Think you don’t need an employer branding strategy? Read on about a few numbers.
The percent of employees, out of 19,000 surveys and exit interviews, who leave an organization for reasons other than money. In that same survey, 89% of employers said they believed that employees left only because of money! (The Saratoga Institute)
What this means for you: Don’t think you can’t compete just because you can’t offer top dollar. Generations X and Y consider many other factors, including culture, perks, flexibility, and corporate responsibility. If offering average pay and benefits is scaring you from reaching out to prospects, rest assured that your organization probably has one or more other strengths that will impress prospective employees.
The percent of employees who would recommend jobs at their company to a close friend or family member — but employers say that only 23% of their employees participate in employee referral programs! (Bernard Hodes Group)
What this means for you: Organizations must do more to encourage their employees to refer talent. More than half your employees want to refer friends; they either don’t know how or don’t think about it when the opportunity comes. If you don’t have a referral program, you should create one. And if you have one, you should explore ways of getting information to your employees in a continuous, memorable way.
Percent of employees, from more than 1,700 organizations worldwide, who believe “it’s important that other people want to work for my employer.” Employer Brand International)
What this means for you: Employer branding isn’t just for recruiting; it can help retain talent, too. Just as employees leave for reasons other than money, they also stay for reasons like reputation and pride in work. Even if your recruiting is going somewhat smoothly, employer branding can help keep your current employees satisfied and productive, lowering your overall hiring costs.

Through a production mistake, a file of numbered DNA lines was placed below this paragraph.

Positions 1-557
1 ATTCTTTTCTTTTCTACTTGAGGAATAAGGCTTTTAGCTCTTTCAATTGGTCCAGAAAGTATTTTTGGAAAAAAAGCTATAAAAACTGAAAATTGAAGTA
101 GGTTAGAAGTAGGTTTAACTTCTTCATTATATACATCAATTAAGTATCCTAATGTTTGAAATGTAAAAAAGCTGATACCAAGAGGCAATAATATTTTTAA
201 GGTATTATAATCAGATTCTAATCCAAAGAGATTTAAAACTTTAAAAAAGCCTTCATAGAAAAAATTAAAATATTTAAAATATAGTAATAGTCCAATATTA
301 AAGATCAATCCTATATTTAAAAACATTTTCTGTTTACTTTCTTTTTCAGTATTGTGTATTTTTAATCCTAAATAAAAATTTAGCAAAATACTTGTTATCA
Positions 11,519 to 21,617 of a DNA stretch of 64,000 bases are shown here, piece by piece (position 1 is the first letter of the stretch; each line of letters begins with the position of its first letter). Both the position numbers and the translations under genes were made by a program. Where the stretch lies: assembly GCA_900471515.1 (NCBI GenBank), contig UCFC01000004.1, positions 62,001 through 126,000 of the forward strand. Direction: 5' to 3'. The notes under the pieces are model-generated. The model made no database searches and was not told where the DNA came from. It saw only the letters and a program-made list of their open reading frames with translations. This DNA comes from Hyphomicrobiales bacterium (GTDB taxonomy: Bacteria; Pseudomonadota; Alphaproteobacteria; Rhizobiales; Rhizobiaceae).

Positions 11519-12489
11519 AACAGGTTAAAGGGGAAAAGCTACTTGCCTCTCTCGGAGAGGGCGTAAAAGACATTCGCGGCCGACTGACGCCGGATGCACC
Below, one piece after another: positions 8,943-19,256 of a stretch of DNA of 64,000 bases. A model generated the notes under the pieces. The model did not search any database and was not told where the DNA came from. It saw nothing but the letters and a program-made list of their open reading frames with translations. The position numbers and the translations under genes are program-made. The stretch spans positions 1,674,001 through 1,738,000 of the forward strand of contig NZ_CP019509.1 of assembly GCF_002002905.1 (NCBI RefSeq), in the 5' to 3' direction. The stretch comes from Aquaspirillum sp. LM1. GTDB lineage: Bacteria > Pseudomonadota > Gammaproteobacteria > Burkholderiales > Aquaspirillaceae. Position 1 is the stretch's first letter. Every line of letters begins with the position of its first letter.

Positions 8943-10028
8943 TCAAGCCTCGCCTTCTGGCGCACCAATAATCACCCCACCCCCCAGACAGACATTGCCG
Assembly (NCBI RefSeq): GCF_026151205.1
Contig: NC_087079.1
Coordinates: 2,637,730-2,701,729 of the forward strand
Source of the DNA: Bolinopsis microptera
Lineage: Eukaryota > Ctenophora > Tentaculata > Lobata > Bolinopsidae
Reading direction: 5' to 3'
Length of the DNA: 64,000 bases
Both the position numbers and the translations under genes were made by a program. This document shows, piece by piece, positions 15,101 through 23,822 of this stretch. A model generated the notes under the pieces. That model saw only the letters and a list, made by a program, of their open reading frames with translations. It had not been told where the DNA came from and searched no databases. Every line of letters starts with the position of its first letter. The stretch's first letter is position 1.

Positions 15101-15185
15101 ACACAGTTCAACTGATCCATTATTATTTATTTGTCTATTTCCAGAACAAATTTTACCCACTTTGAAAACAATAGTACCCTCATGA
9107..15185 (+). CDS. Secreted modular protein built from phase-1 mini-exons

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Recruiter Realness: Looking Back on 20 Years of Recruiting
The percent of global employers, out of 632 surveyed, who believe that not having the right people had some effect on their companies’ losing business. (Universum EB Insights 2011)
What this means for you: Talent can be an unappreciated, overlooked, and under-funded resource. Some CEOs are familiar with cost-per-hire, but what about quality of hire? The wrong hire can cost more money than not hiring at all. In this economy, it may be easy to fill certain positions with warm bodies, but finding top talent who will lead the next generation of your company requires a compelling, differentiated message.
The percent of employers, out of a survey of 175 HR, communications, and marketing professionals, who said they had no employer branding strategy. 51% had an established strategy and most of the others were in the process of developing or refining theirs.(Bernard Hodes Group)
What this means for you: You must have an employer branding strategy. Presuming that you are an “employer of choice” and don’t need to reach out to job-seekers is no longer an option. Ninety-seven of your competitors are communicating their mission, vision, values, culture, and benefits to your talent pool; you have to get in the game or you’ll give away the victory.